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Australia's wildfires continue to rage as temperatures ease

posted 9 Jan 2013, 05:41 by Sam Mbale   [ updated 9 Jan 2013, 05:41 ]

Cooler temperatures bring some relief to fire-ravaged Australia but emergency crews continue to battle bushfires across the southeast.

SUSSEX INLET, AUSTRALIA (JANUARY 9, 2012) (NINE NETWORK) -  Bushfires were still burning in Australia despite the cooler weather on Wednesday (January 9) but temperatures are set to soar again at the weekend.

Some blazes eased as favourable weather conditions spread along the southeast of the country with the Rural Fire Service downgrading the danger level from catastrophic to high.

Sussex Inlet on the south coast of Australia's New South Wales is the latest area to be affected by fires that have raged across parts of the country for six days.

Federal Opposition Leader Tony Abbott joined crews near the area, battling the blaze. Abbot has been a volunteer firefighter for ten years in Sydney's northern suburbs.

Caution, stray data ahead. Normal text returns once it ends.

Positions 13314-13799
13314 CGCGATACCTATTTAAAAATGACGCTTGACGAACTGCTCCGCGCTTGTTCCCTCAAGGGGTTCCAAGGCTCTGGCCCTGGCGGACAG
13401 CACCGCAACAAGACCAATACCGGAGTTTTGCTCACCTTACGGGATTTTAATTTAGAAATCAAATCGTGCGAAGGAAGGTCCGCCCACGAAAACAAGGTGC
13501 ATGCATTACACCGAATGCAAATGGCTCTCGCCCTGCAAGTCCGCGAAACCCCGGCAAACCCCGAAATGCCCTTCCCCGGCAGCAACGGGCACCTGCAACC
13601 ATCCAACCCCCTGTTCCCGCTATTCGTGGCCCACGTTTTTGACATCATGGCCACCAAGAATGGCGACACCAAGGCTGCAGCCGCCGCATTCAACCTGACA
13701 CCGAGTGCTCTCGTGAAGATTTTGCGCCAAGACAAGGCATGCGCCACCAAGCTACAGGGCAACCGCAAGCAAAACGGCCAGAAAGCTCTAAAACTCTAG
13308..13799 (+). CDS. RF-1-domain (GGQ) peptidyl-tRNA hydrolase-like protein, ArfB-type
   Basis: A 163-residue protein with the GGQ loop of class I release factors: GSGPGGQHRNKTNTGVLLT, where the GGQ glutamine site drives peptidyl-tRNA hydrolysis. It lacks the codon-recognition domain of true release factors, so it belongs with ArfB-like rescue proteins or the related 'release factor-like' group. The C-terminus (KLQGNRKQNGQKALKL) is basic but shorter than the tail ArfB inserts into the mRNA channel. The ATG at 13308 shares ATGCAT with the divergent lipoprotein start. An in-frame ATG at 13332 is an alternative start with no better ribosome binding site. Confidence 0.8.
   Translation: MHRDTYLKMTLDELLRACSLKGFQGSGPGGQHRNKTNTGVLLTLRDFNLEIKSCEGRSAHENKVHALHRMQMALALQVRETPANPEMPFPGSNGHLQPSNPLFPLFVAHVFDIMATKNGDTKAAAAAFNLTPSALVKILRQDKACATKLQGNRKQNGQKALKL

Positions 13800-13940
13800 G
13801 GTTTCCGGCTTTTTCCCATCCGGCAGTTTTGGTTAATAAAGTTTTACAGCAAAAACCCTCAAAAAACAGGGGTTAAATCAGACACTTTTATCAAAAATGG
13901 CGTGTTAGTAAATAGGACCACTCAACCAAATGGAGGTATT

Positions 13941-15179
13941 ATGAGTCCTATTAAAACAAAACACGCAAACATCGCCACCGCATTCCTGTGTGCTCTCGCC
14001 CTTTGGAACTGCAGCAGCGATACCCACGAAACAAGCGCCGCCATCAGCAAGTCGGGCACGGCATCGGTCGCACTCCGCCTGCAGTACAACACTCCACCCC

Many motorists stranded on the Princess Highway in Sussex Inlet had to wait overnight in their cars for smoke to clear before they could safely drive home, local media said.

At Yass, 280 kilometres (175 miles) south west of Sydney, sheep farmer Catherine Firth assessed the damage caused to her property by fires that swept through on Tuesday (January 8).

"I'm pretty devastated, shocked. I don't know how to take it all in and what it means for the immediate future," said Firth

Broadcaster Nine Network reported that an estimated 10,000 sheep have been killed across New South Wales.

Australia, the world's driest inhabited continent, is particularly vulnerable to bushfires, fuelled each summer by extreme heat and by what scientists say is creeping climate shift blamed for hotter average temperatures globally.

Authorities warned earlier in the Australian summer that much of the country faced extreme fire conditions this season, after several years of cooler conditions that had aided forest growth, but also created tinder dry fire fuel conditions.